The Mindful Journal

animal agriculture

Environmentally Friendly Food Choices


There are several ways that you can lower your impact on the environment, such as through purchasing clothes made from sustainable fabrics. In addition to your wardrobe, you can also look to your plate to find ways to decrease how your presence is felt by the environment.

When it comes to how much they affect the environment, the consequences of producing different foods varies wildly. Agriculture will inevitably always affect the environment in some way, and the key to striving towards sustainability is to make small positive choices that eventually amount to a larger change.

The main environmental issues associated with food production are:

  • Climate change
  • A decrease in natural resources
  • Deforestation

Let’s take a look at which foods are the least harmful to the planet and which foods leave the largest footprint!


As far as environmentally friendly foods go, lentils are one of the top choices. Lentils are edible pulses that are primarily grown in India, Australia and Canada. There are many different types of lentils available – all of which are incredibly nutritious!

It is estimated that every kilogram of lentils produced is responsible for just 0.9kg of CO2*. When we consider that the same amount of lamb is responsible for approximately 36kg of CO2 then we can observe just how environmentally friendly lentils are!


One of the most amazing things about broccoli is that it has its own natural defence against pests. This means that farmers can grow the delicious crop without having to rely too much on chemical help to keep their plants protected. Pesticides are not only damaging to the environment but can also be harmful to those consuming the foods on which they have been used!

environmentally friendly food choices broccoli


Lamb is arguably the most resource intensive food to produce. This is largely due to the methane emissions from the animals themselves and it is important to note that methane is as much as 25 times more harmful than CO2*!

The resources that go into making the food to sustain livestock is another reason that farming animals for meat is not eco-friendly. Also, lambs are slaughtered for meat before they become fully grown sheep. This means that the amount of meat that they provide is relatively small, especially when compared with the majority of farm animals that are fully grown before being used for meat.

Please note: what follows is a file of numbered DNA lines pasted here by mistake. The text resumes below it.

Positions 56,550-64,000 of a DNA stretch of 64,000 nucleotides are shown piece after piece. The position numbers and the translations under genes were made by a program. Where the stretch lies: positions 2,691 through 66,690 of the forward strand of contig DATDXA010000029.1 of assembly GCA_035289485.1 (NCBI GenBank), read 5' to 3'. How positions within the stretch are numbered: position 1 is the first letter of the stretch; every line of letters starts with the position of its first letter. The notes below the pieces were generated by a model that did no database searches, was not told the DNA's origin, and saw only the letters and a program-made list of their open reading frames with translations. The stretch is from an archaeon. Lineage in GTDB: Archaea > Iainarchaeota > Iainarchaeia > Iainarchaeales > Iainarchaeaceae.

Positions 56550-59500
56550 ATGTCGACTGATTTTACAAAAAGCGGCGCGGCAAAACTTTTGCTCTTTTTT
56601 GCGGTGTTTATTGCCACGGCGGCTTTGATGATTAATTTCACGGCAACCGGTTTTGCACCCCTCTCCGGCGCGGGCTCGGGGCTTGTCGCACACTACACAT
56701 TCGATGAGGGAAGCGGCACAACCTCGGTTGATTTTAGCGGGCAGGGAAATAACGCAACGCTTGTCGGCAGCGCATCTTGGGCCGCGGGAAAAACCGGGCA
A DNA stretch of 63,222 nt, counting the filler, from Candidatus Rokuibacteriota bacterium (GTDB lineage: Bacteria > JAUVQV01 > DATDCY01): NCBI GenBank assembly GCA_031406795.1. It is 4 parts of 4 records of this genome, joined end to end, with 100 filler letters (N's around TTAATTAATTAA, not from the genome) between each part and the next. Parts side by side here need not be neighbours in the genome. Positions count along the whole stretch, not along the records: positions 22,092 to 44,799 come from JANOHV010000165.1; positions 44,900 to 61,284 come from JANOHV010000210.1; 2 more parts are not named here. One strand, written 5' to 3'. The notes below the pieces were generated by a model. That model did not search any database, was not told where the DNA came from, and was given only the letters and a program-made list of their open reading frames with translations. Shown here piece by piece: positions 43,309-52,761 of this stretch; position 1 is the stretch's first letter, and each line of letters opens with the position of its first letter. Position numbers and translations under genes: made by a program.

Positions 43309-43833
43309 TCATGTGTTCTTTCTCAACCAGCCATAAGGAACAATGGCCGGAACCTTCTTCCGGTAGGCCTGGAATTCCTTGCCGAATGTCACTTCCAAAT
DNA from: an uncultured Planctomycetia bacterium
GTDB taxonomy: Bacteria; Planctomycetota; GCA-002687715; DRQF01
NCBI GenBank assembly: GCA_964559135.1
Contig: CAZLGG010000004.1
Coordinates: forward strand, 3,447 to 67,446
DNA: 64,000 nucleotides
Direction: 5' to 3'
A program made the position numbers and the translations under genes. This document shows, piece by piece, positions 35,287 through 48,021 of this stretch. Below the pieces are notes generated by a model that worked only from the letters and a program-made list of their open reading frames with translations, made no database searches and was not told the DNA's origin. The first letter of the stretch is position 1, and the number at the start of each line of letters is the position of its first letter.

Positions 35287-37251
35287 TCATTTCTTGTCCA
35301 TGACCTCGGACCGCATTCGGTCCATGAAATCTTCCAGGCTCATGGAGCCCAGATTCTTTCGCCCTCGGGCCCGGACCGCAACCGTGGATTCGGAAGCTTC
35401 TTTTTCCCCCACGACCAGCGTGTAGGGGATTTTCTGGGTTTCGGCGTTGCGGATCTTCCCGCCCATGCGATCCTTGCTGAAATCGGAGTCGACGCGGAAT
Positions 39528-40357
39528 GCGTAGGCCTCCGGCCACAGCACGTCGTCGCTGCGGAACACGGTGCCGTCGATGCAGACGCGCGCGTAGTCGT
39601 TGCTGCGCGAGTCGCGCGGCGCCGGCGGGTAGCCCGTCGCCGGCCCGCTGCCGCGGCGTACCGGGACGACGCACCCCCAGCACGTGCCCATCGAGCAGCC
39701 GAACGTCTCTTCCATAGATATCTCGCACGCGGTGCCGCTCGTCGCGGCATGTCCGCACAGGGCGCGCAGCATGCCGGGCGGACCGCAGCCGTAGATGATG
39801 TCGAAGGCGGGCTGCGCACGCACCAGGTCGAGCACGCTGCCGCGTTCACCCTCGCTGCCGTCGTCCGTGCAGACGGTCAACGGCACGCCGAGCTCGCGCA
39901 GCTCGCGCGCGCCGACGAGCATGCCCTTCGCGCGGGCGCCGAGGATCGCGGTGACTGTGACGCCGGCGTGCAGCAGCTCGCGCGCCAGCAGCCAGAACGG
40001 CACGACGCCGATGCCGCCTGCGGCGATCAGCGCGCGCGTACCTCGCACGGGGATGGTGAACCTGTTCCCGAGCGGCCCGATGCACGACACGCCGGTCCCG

Second only to lamb, beef is another environmentally damaging meat. Each kilogram of beef produced is responsible for approximately 27kg of CO2*. Furthermore, this type of red meat requires as much as 160 times more land to produce than staple plant foods*!

Environmentally Friendly Food Choices Beef PAMA LONDON

What’s The Answer?

As you can see, the most environmentally damaging foods are those that are derived from animals. In fact, 18% of greenhouse gas emissions come from animal agriculture*. If you think that this does not sound like a large number then consider that this is more than the combined greenhouse gas emissions of all types of transportation! A massive 32,000 million tons of CO2 are created every year by livestock and associated animal byproducts, such as dairy and leather.

Making the conscientious decision to include less meat in your diet is one of the best things that you can do for the health of the planet, alongside making sustainable choices in other areas of your life. The clothes that you wear, the modes of transport you take, and the food that you choose to consume will all contribute to your carbon footprint.

Opting to include an increased amount of plant-based foods in your diet is a great way to support a decrease of your intake of animal products. When you include a wide variety of plant-based foods, you have the potential to enhance your health in countless ways – as well as helping the health of the planet!

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Namaste Journal



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Follow Your Intentions

The first part of namaste comes from "namaha," a Sanskrit verb that originally meant "to bend." Bending is a sign of submission to authority or showing some respect to some superior entity." Over time, "namaha" went from meaning "to bend" to meaning "salutations" or "greetings." The "te" in namaste means "to you," Deshpande says. So all together, namaste literally means "greetings to you." In the Vedas, namaste mostly occurs as a salutation to a divinity.